St. John’s Magic: Greenwalnut Liqueur

greenwalnut liqueur

Sol (sun) and sistere (to stand still): the two Latin words solstice derives from. Celebrating the summer solstice, or Midsummer, is originally a pagan feast; June 24th was designated later as the holiday of Christian martyr St. John the Baptist.

Some pagan rituals continue to live on in Europe – during the eve preceding St. John’s Nativity bonfires are lit to protect against evil spirits, for witches and demons are said to roam freely during the shortest night of the year. It’s also believed that treasures are waiting for the lucky finder, and I believe green walnuts are among the prizes.

In Roman times walnuts were worshipped as Jupiter’s plant, even the gods dining on them. This time of year they are in their unripe stage, still green and immature, kernels just starting to harden. Perfect for making a traditional aperitif popular throughout the Mediterranean: greenwalnut liqueur.

I’ve first encountered this aromatic drink at the Croatian seaside where it’s called orahovac. It is available commercially, but everyone has a cousin, an uncle or neighbour making it by the gallon, and Dalmatians being hospitable as they are, you simply can’t go home from a holiday without a plastic bottle filled with the murky liquid as farewell gift/souvenir.

Nocino in Italy, nocello when in Spain, liqueur de noix vertes in France are the names to look for. These are basically the same drink, although the spices added vary from region to region, from family to family.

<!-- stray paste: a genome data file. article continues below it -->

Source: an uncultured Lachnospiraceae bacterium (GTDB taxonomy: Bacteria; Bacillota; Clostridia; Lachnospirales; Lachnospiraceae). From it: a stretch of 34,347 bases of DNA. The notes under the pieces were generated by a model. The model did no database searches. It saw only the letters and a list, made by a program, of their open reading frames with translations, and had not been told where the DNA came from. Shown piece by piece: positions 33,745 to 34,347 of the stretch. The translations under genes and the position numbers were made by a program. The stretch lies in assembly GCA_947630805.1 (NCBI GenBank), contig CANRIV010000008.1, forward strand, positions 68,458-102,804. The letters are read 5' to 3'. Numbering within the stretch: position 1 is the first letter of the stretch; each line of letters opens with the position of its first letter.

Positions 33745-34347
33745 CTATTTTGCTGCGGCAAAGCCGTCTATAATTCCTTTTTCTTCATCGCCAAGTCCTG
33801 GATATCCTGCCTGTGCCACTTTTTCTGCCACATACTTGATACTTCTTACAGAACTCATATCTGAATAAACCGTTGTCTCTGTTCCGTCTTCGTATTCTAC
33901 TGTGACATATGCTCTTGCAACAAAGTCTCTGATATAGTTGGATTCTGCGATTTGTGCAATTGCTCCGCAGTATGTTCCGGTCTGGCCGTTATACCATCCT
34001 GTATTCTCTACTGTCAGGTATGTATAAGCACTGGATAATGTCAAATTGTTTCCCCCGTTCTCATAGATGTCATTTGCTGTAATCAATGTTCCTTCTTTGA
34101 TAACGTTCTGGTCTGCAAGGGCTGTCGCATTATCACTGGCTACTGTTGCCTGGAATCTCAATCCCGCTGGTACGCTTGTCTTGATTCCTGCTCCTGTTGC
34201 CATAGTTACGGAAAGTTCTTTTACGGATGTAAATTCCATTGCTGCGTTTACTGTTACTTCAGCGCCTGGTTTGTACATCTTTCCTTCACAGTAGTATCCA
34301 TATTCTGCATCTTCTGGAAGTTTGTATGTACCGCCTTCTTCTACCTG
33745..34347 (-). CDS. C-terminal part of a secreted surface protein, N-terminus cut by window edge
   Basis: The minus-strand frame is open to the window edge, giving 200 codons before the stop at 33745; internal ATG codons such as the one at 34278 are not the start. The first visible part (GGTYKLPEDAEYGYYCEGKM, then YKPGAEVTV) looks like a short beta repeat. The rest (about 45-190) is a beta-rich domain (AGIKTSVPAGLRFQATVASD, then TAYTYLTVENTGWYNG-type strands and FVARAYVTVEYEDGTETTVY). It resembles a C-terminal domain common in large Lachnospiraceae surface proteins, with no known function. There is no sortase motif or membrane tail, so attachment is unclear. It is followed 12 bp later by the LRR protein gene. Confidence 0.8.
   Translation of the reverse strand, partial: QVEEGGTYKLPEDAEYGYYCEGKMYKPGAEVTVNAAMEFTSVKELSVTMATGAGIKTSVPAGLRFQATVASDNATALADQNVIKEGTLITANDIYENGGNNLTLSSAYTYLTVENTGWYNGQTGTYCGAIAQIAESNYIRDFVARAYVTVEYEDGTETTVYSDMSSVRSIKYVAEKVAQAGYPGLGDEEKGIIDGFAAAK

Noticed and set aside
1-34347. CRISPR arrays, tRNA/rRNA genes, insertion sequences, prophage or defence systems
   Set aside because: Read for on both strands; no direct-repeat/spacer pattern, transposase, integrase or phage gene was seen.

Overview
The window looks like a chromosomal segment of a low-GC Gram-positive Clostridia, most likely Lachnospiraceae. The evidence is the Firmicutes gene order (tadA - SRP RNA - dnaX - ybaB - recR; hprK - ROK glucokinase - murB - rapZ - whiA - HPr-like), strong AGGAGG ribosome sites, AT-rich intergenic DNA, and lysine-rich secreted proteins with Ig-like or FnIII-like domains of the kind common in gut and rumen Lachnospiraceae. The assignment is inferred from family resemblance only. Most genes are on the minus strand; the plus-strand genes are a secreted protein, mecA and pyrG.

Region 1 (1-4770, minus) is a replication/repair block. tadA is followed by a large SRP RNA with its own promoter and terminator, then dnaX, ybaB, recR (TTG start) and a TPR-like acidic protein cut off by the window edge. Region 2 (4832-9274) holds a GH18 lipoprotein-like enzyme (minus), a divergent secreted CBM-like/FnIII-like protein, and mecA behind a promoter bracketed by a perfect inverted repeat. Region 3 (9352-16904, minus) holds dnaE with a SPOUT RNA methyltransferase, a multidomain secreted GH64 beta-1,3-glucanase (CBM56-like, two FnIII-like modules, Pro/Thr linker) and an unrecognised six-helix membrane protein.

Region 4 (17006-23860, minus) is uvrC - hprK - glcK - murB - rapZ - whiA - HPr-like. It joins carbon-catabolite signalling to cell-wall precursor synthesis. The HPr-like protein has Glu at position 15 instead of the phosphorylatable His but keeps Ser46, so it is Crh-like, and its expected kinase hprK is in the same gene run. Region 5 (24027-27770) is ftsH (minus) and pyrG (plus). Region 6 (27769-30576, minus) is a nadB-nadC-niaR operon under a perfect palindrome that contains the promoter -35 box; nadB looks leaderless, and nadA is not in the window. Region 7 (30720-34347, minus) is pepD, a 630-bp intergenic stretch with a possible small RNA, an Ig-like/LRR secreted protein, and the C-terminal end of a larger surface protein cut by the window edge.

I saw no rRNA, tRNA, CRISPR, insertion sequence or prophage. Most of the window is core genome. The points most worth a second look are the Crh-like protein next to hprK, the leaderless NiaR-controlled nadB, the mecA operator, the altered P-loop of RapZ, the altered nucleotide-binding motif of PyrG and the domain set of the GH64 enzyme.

Folklore has it that for the best greenwalnut liqueur, barefoot virgins are to gather an uneven number of dew-laden green walnuts, which should then be left to dry by the bonfires of St. John’s Eve. Riiight… I decided to go with the uneven figure thing from these criteria and hope for the best.

Actually, making rich and intense greenwalnut liqueur is not difficult at all, but does require some patience. When I say some, what I mean is you’re supposed to wait 40 days first, and even after that you shouldn’t drink your elixir before November as it needs to mature.

If you somehow managed to hide it forget about it until late autumn though, besides the spicy and warming taste, perks allegedly also include fending off evil spirits of the night, remedy for eczema and curing sore throat. Different strokes for different folks, right?

If all this magic, tradition and benefits are not reason enough for you to give greenwalnut liqueur a go, fine, but know that the aforementioned evil spirits will hunt you down. Just sayin’. So, let’s roll up our sleeves and set about doing it! Not just figuratively, as the walnuts stain everything they touch. It’s highly recommended to wear rubber gloves and an apron.

Greenwalnut Liqueur

  • Time: looong
  • Difficulty: easy
  • Print

Warm and spicy, ink-black liqueur infused with green walnuts from the Mediterranean.

Ingredients

25 green, soft, unripe walnuts

750 ml vodka (or other 40% alc/vol or 80-proof, neutral tasting alcoholic beverage)

1 ½ cups sugar

optional: cinnamon stick, cloves, allspice, vanilla pod, citrus peel, coffee beans

Directions

  1. Cut walnuts in half or quarters (wear an apron and gloves to avoid stains)
  2. Place sugar, walnuts and spices (if using) in a jar twice the capacity of the volume of the liquid, pour alcohol over ingredients.
  3. Close jar tightly, place on a sunny windowsill for 40 days. Gently shake every now and then to mix. Liquid will eventually turn from transparent to brownish, getting darker and darker over time.
  4. After 40 days, strain liqueur, bottle up and let mature until fall.

Salute! Salut! ¡Salud! Živjeli!

Love,

Fruzsi

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